It is an unavoidable guarantee of a professional boxer's career that there is much hardship and adversity before the eventual reward. Despite being the youngest active Irish pro, James Power knows plenty about this cruel fact.
The Cork teen always dreamed of competing in the paid ranks. Having taken up the sport at the age of nine, his grandfather and uncle's infatuation with the sweet science soon rubbed off. By the time he was ten, the goal was to follow in the footsteps of the stars they watched on television.
Reality soon dealt Power a body-blow. In 2018 while doing his Leaving Cert, Power was 17, too young to apply for an Irish boxing licence and so fought in Mexico where he shone twice with two knockouts. Flirtations with a promotional company came to nought when they had their Irish licence suspended.
"Monday to Friday I was training alone," Power tells Balls.ie. "Saturday, up to Dublin training with Pete Taylor in the Colosseum gym with the other Irish lads. There was a good atmosphere on Saturdays but Monday to Friday I was alone again."
"I had to take a few risks. Two of my fights were on 24-hour notice. I came home from school and my mother said 'your bag is packed. Get on a plane, you are going to fight'."
Power is speaking from his new base in Californa, where he has relocated ahead of his return to Tijuana this Saturday for the fifth fight of his career. There he is being facilitated by the Sheer Sports management group, who also look after Irish puncher Jason Quigley and the McKenna brothers.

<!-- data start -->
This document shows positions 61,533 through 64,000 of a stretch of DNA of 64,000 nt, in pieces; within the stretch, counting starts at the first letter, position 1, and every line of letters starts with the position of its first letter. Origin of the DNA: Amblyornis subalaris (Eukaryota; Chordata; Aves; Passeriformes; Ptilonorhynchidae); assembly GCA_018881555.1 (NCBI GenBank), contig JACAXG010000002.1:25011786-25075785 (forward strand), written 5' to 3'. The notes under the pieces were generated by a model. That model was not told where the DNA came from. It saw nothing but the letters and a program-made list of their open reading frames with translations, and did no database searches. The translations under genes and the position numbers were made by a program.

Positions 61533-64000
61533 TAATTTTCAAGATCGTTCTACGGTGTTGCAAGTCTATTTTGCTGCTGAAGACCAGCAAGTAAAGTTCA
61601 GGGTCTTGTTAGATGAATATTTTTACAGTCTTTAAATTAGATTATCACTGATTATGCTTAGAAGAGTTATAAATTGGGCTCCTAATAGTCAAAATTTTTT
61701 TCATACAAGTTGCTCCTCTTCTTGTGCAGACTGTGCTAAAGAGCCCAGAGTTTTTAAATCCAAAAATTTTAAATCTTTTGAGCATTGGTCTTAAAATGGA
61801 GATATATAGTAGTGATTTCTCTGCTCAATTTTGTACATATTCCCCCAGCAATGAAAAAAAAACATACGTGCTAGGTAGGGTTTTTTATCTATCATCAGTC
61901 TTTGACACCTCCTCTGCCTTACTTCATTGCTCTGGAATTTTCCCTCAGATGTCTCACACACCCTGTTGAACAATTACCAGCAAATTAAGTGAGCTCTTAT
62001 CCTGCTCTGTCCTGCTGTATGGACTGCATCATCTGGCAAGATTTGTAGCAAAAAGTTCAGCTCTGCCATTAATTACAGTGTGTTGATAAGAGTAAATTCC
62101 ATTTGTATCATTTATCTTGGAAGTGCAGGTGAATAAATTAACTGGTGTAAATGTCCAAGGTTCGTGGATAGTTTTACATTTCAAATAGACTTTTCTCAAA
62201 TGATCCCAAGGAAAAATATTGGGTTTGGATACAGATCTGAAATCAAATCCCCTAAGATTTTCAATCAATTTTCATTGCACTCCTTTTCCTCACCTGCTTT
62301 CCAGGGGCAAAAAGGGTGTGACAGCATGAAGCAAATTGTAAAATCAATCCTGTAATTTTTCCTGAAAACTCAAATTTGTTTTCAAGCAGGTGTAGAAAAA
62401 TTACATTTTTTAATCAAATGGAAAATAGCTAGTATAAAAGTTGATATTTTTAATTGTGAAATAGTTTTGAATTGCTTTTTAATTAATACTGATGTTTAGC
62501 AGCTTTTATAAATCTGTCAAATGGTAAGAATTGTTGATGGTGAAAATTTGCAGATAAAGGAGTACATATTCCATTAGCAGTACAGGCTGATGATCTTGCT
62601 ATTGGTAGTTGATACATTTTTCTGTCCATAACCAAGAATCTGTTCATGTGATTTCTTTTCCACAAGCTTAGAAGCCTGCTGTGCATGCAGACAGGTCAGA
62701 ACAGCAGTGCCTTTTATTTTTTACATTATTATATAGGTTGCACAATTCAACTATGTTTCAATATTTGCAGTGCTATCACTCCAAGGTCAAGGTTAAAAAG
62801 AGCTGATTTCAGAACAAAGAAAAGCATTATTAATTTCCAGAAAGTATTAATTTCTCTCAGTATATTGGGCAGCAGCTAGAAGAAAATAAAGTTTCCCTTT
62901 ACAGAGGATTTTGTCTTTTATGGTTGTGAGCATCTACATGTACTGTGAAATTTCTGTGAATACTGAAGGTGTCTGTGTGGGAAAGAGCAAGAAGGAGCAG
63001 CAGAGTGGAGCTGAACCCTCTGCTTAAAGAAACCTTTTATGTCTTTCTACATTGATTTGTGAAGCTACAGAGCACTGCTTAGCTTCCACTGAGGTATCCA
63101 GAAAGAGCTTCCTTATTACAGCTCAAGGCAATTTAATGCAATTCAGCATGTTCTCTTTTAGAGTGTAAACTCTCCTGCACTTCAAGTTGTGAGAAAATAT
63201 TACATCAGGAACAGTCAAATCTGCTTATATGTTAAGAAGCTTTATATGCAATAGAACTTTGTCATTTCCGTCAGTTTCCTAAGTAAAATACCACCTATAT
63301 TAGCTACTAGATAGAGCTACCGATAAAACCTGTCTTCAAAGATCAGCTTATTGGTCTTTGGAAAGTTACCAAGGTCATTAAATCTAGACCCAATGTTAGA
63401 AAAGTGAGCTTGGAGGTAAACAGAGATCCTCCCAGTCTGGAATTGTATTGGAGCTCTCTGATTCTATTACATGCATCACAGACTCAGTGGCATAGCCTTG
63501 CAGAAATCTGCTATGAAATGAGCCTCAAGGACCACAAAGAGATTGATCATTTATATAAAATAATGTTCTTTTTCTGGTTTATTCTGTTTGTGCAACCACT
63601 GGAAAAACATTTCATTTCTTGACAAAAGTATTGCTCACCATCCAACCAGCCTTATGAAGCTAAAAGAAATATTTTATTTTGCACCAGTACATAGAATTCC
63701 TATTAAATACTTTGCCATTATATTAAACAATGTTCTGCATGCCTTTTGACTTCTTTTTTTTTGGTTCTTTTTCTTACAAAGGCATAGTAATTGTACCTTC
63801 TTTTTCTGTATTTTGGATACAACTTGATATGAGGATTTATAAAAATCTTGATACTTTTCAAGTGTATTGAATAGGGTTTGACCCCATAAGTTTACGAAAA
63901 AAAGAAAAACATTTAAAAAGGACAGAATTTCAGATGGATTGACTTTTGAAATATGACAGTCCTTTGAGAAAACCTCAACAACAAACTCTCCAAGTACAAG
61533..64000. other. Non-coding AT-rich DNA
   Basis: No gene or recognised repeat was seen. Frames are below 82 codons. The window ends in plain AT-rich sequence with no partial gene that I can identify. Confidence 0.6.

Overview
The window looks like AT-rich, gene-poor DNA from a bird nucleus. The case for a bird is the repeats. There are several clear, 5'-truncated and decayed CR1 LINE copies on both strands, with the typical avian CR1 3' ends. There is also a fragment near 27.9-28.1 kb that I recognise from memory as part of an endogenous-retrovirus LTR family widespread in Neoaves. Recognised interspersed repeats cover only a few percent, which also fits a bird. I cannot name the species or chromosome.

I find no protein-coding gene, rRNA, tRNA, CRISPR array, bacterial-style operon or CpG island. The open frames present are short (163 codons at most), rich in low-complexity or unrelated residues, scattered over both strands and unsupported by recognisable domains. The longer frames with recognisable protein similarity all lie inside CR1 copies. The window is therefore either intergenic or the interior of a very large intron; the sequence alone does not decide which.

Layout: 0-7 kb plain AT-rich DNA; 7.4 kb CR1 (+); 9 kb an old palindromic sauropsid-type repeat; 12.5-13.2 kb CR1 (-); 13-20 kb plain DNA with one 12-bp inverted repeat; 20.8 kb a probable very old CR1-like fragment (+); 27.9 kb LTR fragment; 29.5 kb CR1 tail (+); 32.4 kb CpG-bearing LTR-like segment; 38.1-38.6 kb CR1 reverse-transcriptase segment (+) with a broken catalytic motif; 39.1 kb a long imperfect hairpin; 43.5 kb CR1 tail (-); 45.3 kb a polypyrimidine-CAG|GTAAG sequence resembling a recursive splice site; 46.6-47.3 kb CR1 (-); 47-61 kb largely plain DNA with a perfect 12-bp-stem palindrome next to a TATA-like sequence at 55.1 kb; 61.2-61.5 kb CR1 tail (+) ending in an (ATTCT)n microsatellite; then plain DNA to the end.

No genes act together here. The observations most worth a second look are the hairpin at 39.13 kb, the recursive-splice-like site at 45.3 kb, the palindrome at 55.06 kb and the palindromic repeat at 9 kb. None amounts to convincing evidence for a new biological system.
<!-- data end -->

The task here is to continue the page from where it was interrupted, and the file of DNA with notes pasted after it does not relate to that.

"It is nice to have an official training camp," he says with a chuckle. "Everything was scheduled, set out. It is just good to get an insight into the life of a proper professional athlete. A set training camp, structure. I have really enjoyed this. I am having a ball."
The landscape in the Republic of Ireland was such that post-Leaving Cert, Power was doubting his career prospects before it had even begun. It all changed when he took the initiative and reached out to Sheer Sports.
A lot of people were saying go to college, get your degree, do four years. It was a tough time and I am realistic. At home, what was my situation? I could not pursue my dream. Professional boxing just wasn’t… it just was not an ideal situation.
if I am going to do it I will do it properly. I will not half attempt it. It is not the person I am. If I do it, I go all in.
This week is a chance to demonstrate why all the effort has been worth it. Under the tutelage of former heavyweight contender Courage Tshabalala, his craft has been honed and his mindset is positive.
Ireland may not have the infrastructure but it does have the support a pro boxing career needs. James Power experiences that every single day.
"It is funny, I have a message almost every day from people back home. Just checking up, asking how LA is and how I am getting on. Words of encouragement and reassurance. All that helps.
"My friends ask 'do you miss home?' But with that support through social media and everything, it feels like home anyway."
And with a viable path now established, the lightweight is hoping to give them something to be excited about on Saturday night.
"What I am looking forward to starts on Saturday night, displaying the improvements I have made. All the hard work we have put in. All those little things we worked on. Doing what I want to do, just performing."